Can the Left Close the God Gap?

Last weekend, a coalition of pro-family and faith-based organizations hosted the Values Voter Summit in Washington, D.C.  But while hundreds of attendees gathered to hear dozens of prominent politicians and pundits discuss the issues that motivate people of faith, one group was conspicuously absent:  liberals.

It’s not that the left hasn’t been “reaching-out” to religious voters.  In fact, ever since exit polls showed “moral values” was the difference maker in the 2004 presidential election, liberals have been hard at work courting people of faith.  Democratic Party leaders began consulting with religious leaders and appearing on Christian broadcasts and at conservative churches, and Democratic candidates started incorporating religious themes into their speeches.  Most recently, Democrats launched, an online community of Christian Democrats that “make[s] no apologies for rooting our identity as Democrats in our faith as Christians.”  As the Economist stated earlier this summer, “the religious left is more energized than it has been for years.”

Unfortunately for the left, all this God talk has yet to resonate with most Americans.  A recent Pew Research Center poll found that the percentage of Americans who saw Democrats as “religion friendly” fell from 40% in October 2004 to 26% last month (including a 14 percentage point drop among black Protestants and 10 points among Catholic Democrats).  Further, 69% of the public still thinks “Liberals [have] gone too far in trying to keep religion out of schools and government (up two points from 2005).”  Most telling, according to Pew, only about 7% of the public say they identify with the “religious left” political movement.

Despite the left’s recent values offensive, the “God gap” is actually growing!

The Pew poll sheds light on a fundamental problem facing the left as it attempts to court faith-based voters:  authenticity.  While liberals have begun to talk about religious values, they have yet to support the policies people of faith care most about.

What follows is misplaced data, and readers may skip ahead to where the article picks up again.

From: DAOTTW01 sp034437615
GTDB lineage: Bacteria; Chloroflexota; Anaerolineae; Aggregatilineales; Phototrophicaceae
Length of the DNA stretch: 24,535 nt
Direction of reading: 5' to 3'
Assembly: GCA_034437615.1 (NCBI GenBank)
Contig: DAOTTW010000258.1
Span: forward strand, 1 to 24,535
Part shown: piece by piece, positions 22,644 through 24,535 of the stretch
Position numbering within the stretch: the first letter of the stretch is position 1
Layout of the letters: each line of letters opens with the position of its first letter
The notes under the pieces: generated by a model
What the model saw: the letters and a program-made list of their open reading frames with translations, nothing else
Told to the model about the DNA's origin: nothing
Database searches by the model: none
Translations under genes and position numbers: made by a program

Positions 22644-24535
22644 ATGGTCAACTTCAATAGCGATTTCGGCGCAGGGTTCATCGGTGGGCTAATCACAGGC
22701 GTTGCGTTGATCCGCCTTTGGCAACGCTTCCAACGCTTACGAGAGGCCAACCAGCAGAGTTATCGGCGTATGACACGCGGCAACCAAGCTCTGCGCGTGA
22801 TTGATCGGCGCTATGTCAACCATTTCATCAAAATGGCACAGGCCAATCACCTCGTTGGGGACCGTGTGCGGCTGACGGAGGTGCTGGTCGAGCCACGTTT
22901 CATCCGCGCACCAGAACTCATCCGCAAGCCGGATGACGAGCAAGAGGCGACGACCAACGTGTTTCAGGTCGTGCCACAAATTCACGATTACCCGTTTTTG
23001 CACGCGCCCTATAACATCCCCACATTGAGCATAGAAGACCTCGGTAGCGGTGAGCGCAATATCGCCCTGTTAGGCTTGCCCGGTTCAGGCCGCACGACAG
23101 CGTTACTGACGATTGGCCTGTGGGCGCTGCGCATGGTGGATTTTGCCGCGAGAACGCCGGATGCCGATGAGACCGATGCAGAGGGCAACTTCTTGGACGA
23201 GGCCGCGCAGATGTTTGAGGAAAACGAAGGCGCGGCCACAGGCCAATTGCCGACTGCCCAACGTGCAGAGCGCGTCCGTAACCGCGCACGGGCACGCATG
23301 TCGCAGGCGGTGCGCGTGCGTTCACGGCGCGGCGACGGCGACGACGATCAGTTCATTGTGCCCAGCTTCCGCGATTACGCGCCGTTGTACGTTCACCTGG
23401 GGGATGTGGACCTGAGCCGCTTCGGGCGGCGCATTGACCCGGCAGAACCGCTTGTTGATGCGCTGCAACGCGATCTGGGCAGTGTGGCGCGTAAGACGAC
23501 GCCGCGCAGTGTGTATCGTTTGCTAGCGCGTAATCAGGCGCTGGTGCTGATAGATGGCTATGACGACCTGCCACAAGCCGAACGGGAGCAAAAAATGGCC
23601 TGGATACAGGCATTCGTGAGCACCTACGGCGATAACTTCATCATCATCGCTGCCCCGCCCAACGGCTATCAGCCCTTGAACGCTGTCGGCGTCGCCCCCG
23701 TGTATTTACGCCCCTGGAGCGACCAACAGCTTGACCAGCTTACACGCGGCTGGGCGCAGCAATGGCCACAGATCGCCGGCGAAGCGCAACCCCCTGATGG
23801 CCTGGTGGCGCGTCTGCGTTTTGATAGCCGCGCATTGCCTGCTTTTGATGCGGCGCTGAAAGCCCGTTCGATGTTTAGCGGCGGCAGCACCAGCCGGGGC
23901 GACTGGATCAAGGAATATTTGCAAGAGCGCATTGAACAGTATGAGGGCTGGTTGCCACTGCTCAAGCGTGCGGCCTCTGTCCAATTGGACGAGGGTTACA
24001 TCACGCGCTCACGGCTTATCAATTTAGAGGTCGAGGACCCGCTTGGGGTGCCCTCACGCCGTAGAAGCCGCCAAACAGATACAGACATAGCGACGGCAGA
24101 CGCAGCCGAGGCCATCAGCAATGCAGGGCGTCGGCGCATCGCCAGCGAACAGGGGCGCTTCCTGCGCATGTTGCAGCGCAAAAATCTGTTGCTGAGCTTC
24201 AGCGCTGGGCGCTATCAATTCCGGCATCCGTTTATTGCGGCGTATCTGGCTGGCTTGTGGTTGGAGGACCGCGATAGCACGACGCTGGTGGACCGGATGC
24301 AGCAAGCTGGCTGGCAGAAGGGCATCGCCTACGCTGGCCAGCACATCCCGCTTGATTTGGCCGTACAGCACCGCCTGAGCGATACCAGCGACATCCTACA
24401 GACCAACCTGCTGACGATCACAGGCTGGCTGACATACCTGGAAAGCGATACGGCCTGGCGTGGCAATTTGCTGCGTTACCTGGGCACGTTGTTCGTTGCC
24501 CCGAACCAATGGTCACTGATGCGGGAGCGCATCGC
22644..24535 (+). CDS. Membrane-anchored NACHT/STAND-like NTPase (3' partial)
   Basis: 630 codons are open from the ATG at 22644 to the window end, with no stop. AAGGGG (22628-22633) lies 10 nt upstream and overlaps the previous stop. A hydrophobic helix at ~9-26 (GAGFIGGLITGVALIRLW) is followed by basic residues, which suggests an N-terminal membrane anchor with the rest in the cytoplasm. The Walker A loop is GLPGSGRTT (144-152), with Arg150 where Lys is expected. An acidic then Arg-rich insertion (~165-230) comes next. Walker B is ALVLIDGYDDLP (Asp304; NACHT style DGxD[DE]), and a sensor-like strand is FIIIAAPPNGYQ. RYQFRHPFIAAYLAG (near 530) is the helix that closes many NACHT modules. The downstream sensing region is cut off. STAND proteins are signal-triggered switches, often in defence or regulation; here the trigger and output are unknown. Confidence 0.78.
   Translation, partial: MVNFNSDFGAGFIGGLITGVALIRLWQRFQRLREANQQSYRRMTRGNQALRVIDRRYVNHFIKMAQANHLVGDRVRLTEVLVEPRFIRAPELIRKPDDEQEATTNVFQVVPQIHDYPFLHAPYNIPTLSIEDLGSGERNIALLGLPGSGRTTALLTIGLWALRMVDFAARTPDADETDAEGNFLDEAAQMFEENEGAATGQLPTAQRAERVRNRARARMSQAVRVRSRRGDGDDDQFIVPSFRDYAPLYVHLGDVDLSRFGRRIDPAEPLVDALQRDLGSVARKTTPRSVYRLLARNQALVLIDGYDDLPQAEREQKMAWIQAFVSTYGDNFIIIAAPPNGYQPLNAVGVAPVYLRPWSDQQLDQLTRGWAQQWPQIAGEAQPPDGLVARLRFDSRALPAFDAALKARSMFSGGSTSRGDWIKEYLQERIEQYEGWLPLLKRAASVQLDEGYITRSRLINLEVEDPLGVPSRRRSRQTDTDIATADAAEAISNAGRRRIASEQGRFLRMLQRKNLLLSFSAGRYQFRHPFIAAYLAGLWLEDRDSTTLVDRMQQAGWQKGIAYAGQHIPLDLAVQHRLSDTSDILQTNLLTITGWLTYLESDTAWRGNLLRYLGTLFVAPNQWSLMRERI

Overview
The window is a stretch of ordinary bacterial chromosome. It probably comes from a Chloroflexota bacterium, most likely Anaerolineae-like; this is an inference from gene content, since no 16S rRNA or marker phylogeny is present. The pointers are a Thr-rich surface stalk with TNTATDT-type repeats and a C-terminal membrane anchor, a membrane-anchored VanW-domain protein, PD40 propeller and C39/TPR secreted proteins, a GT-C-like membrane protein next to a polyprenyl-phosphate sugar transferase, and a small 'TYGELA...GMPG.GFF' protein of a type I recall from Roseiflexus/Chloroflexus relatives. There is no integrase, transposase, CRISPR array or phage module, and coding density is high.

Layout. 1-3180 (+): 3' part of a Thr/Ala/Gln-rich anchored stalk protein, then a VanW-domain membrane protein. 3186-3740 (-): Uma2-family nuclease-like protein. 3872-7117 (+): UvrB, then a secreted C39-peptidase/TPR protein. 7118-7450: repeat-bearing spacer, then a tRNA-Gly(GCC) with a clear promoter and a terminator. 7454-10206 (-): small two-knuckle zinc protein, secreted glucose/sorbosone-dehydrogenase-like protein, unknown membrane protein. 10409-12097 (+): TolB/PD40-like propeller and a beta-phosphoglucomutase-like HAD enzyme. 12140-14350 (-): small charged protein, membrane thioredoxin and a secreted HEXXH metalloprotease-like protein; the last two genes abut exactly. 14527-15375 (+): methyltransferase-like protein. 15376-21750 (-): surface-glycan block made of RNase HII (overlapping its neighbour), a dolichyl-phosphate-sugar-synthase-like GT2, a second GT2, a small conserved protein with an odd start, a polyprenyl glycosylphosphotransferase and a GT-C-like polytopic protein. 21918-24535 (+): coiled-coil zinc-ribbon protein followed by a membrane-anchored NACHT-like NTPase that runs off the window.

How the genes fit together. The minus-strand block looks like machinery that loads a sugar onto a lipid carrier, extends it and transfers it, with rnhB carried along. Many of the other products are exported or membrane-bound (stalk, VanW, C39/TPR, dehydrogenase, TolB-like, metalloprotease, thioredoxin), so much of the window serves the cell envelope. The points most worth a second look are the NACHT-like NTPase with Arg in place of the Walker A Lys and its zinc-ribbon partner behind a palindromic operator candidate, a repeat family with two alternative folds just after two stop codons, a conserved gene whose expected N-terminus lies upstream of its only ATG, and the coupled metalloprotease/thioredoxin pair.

Consider, for example, the Democrats’ recent opposition to the Child Custody Protection Act, legislation that would make it a crime to knowingly skirt a state’s parental consent or notification law by taking a pregnant minor to another state for an abortion.  Though supported by 80% of the public, only 28% of congressional Democrats voted for the bill.  In contrast, 95% of Republicans supported it.

Democrats’ cognitive dissonance on values issues like abortion stems from the fact that their base—from the interest groups and funders to the netroots—is comprised of people who view any talk of faith in politics as an infringement on the First Amendment.  Think about the endless list of groups embraced by the Left that actively seek to undermine religious freedom and family values:  People For the American Way, Planned Parenthood, NARAL, the ACLU, Americans United for Separation of Church and State, Defcon,, and the list goes on.

What’s more, in the 2004 presidential election, John Kerry’s strongest support came from professed atheists and non-churchgoers.  A Gallup Poll released earlier this month showed Democrats felt more negatively than Republicans about most religious groups.  In fact, out of 10 religious groups listed in the survey, the only two groups Democrats felt more positively about were atheists and Scientologists.  Meanwhile, less than a third of Democrats had positive feelings about Evangelical and Fundamentalist Christians, groups that received over 50% positive ratings from Republicans.

This all makes for a difficult balancing act as Democrats attempt to make overtures to people of faith, while being careful not antagonize their secular base.

It’s a good thing Democrats are discussing religion more openly.  Their previous hostility toward public expressions of faith was out of step with the 90% of Americans who believe in God and the majority who belong to an organized religion.  But, after two years of attempts to woo religious voters, it’s clear liberals still misunderstand how churchgoing Americans view the role of religion in politics.  Because, if the left believes it can capture hearts and minds by simply cloaking extreme policy positions in religious rhetoric, it won’t have a prayer of winning over values voters.